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The physical activity and quality of life education in eldery patients with diabetes

Milenka Poljanec Bohnec (2016) The physical activity and quality of life education in eldery patients with diabetes. MSc thesis.

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    Physical activity plays an essential role in better management of diabetes and improves self-esteem and the quality of life. Nevertheless, existing educational programmes for diabetes patients currently pay very little attention to how to do physical activity and how to stay motivated for it. There is even less information available on how to encourage regular physical activity in elderly patients, who often suffer from comorbid motor issues and have a weaker social network, which can further impede their movement. To this end, this research aimed at analysing the impact of structured education of elderly type 2 diabetes patients about regular physical activity so as to improve their management of diabetes and the quality of life and reduce the risk of depression. Methods: The research in the Division of endocrinology, diabetes and metabolic diseases at the University Medical Centre Ljubljana was conducted in the period 2015–2016. The sample consisted of 42 diabetes 2 patients aged over 65 years. They were randomly divided into research and control group. The patients in the research group attended a 60-minute seminar on the importance of physical activity. They were informed about recommended amounts of aerobic and anaerobic physical activity. The main goal was to increase their anaerobic physical activity, which is why they took part in a practical exercise demonstration. They also received an exercise band to encourage them and a description of different anaerobic exercises with pictures (using the exercise band, weights, etc.). The participants were monitored for 8 weeks. Both groups were subject to the analysis of the metabolic treatment outcome (hemoglobin A1c, lipid profile, blood pressure), ITM calculation and body composition (skeletal muscles, visceral fat and body fat), subjective assessment of physical activity, smoking and drinking alcohol, assessment of the quality of life and the risk of depression using validated questionnaires. Results: There was no statistically significant increase in aerobic and anaerobic physical activity after 8 weeks in the research group (aged 65 ± 3.34 years). The control group (aged 67 ± 3.73 years) did not show any changes in the quantity of anaerobic or aerobic physical activity. Cardiovascular disease risk factors also failed to improve (body weight, body composition, blood pressure, HbA1c). There was no effect on the quality of life and the risk of depression in both groups (p>0.05 for everyone). The average variable value that reflects the general quality of life in the research group was 58.4 on the first visit with standard deviation of 14.2. As for the second visit, it was 57.8 with standard deviation of 16.1. The difference was statistically insignificant (p = 0.374). The average variable value that reflects the general quality of life in the control group was 59.4 with standard deviation of 12.0 on the first visit and 61.5 with standard deviation of 14.6 on the second visit. The difference was also statistically insignificant (p = 0.228). The risk assessment for depression prior to the research was similar in both groups (5.75 ± 5.01 vs. 5.14 ± 4.45, p = 0.591). There was no statistically significant difference detected after 8 weeks (6.00 ± 6.60 vs. 4.92 ± 5.95, p=0.646). Conclusion: The new programme of structured education developed in line with established international guidelines for elderly diabetes 2 patients failed to increase their physical activity. To this end, there were not improvements in terms of parameters of cardiovascular risk factors and the quality of life. The key question that remains to be answered in further scientific research is how to motivate elderly diabetes 2 patients to engage in regular physical activity.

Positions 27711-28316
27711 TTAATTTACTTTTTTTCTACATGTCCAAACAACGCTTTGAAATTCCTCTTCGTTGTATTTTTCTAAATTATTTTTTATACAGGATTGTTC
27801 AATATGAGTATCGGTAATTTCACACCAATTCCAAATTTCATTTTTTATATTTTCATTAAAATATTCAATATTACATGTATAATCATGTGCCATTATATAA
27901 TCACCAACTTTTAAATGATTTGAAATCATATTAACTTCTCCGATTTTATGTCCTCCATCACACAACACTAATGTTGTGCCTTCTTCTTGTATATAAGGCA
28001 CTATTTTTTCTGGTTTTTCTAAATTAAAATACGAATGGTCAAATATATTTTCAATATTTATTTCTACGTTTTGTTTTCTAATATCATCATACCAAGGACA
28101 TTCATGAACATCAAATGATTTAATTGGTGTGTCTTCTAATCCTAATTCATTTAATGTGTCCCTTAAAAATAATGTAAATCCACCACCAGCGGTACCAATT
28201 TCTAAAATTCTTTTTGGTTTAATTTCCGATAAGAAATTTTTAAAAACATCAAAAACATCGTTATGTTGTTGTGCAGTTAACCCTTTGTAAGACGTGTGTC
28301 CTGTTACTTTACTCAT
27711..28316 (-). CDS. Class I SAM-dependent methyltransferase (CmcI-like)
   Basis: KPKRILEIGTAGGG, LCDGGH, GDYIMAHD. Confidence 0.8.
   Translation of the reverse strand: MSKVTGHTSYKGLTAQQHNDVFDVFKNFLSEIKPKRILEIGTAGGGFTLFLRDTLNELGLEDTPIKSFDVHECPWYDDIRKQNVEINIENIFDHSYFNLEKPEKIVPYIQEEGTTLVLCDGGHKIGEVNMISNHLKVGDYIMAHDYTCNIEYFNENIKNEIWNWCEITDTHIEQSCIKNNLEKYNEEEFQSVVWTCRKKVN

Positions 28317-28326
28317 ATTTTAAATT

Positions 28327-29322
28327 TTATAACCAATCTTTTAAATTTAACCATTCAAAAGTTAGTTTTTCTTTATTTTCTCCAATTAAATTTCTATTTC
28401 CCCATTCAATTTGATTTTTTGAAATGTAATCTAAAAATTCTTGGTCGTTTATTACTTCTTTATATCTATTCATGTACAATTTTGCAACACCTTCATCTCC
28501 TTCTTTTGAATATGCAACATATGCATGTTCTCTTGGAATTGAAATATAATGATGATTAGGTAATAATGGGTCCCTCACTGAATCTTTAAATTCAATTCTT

Item Type: Thesis (MSc thesis)
    Keywords: type 2 diabetes, social and educational model of treatment, education, physical activity, quality of life
    Number of Pages: 191
    Language of Content: Slovenian
    Mentor / Comentors:
    Mentor / ComentorsIDFunction
    red. prof. dr. Darja Zorc MaverMentor
    doc. dr. Draženka Pongrac BarlovičComentor
    Link to COBISS: http://www.cobiss.si/scripts/cobiss?command=search&base=50126&select=(ID=11195465)
    Institution: University of Ljubljana
    Department: Faculty of Education
    Item ID: 3828
    Date Deposited: 30 Sep 2016 11:26
    Last Modified: 30 Sep 2016 11:26
    URI: http://pefprints.pef.uni-lj.si/id/eprint/3828

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